lunes, 8 de junio de 2015

Enhancing Workplace Wellness Efforts to Reduce Obesity: A Qualitative Study of Low-Wage Workers in St Louis, Missouri, 2013-2014


Enhancing Workplace Wellness Efforts to Reduce Obesity: A Qualitative Study of Low-Wage Workers in St Louis, Missouri, 2013-2014

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Enhancing Workplace Wellness Efforts to Reduce Obesity: A Qualitative Study of Low-Wage Workers in St Louis, Missouri, 2013-2014

Jaime R. Strickland, MA; Amy A. Eyler, PhD; Jason Q. Purnell, PhD; Anna M. Kinghorn, MS; Cynthia Herrick, MD; Bradley A. Evanoff, MD, MPH

Suggested citation for this article: Strickland JR, Eyler AA, Purnell JQ, Kinghorn AM, Herrick C, Evanoff BA. Enhancing Workplace Wellness Efforts to Reduce Obesity: A Qualitative Study of Low-Wage Workers in St Louis, Missouri, 2013–2014. Prev Chronic Dis 2015;12:140405. DOI:


The objective of this study was to examine workplace determinants of obesity and participation in employer-sponsored wellness programs among low-wage workers.
We conducted key informant interviews and focus groups with 2 partner organizations: a health care employer and a union representing retail workers. Interviews and focus groups discussed worksite factors that support or constrain healthy eating and physical activity and barriers that reduce participation in workplace wellness programs. Focus group discussions were transcribed and coded to identify main themes related to healthy eating, physical activity, and workplace factors that affect health.
Although the union informants recognized the need for workplace wellness programs, very few programs were offered because informants did not know how to reach their widespread and diverse membership. Informants from the health care organization described various programs available to employees but noted several barriers to effective implementation. Workers discussed how their job characteristics contributed to their weight; irregular schedules, shift work, short breaks, physical job demands, and food options at work were among the most commonly discussed contributors to poor eating and exercise behaviors. Workers also described several general factors such as motivation, time, money, and conflicting responsibilities.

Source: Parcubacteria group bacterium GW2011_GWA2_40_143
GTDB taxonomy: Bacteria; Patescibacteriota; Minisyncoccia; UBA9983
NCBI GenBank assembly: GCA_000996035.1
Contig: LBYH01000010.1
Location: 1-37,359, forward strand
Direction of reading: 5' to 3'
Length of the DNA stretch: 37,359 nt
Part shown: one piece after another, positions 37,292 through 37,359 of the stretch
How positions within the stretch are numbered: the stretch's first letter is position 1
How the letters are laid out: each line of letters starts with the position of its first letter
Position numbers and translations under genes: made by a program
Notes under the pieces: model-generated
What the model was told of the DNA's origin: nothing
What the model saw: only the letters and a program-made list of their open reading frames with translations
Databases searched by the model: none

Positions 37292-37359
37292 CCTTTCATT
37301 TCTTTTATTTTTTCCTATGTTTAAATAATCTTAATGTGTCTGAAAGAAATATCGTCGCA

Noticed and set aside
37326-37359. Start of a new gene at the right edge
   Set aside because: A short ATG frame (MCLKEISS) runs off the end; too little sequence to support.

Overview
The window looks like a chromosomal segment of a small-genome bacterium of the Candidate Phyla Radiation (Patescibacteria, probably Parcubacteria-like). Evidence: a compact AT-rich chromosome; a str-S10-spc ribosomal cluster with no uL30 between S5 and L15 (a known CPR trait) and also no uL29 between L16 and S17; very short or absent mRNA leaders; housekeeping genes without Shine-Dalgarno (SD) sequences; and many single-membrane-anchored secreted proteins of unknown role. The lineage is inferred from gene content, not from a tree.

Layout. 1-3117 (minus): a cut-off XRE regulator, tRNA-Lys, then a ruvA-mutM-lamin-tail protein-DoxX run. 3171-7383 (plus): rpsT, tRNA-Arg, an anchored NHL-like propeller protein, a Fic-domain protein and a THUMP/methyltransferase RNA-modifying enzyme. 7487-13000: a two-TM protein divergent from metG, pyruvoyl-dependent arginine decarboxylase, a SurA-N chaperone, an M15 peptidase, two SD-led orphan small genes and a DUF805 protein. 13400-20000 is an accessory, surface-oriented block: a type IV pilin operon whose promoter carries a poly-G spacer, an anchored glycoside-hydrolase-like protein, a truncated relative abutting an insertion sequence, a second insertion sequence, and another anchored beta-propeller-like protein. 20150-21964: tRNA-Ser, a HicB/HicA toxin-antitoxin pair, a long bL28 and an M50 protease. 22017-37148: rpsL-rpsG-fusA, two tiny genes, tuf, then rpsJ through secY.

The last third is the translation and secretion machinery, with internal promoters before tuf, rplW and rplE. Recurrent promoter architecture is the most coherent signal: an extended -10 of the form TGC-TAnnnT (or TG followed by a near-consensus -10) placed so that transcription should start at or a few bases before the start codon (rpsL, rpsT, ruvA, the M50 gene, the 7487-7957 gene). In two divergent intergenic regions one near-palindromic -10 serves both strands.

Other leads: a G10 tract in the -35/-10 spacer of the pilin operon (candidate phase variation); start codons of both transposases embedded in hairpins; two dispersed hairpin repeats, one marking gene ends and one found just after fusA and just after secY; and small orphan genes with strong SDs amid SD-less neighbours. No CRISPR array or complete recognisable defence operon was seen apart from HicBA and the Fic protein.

The workplace offers unique opportunities for obesity interventions that go beyond traditional approaches. Our results suggest that modifying the physical and social work environment by using participatory or integrated health and safety approaches may improve eating and physical activity behaviors. However, more research is needed about the methods best suited to the needs of low-wage workers.


This study was supported by NIH/NIDDK P30DK092950, Washington University Center for Diabetes Translation Research (WU-CDTR), and by the Washington University Institute of Clinical and Translational Sciences Award, UL1 TR000448, from the National Center for Advancing Translational Sciences (NCATS) of the National Institutes of Health (NIH). Its contents are solely the responsibility of the authors and do not necessarily represent the official views of the WU-CDTR, National Institute of Diabetes and Digestive and Kidney Diseases, NCATS, or NIH. We acknowledge the support of the Washington University Institute for Public Health for cosponsoring, with theWU-CDTR , the Next Steps in Public Health event that led to the development of this article.

Author Information

Corresponding Author: Jaime R. Strickland, MA, Division of General Medical Sciences, Washington University School of Medicine, 660 S Euclid Ave, Box 8005, St. Louis, MO 63110. Telephone: 314-454-7337. Email:
Author affiliations: Amy A. Eyler, Jason Q. Purnell, George Warren Brown School of Social Work, Washington University, St. Louis, Missouri; Anna M. Kinghorn, Cynthia Herrick, Brad A. Evanoff, Washington University School of Medicine, St. Louis, Missouri.


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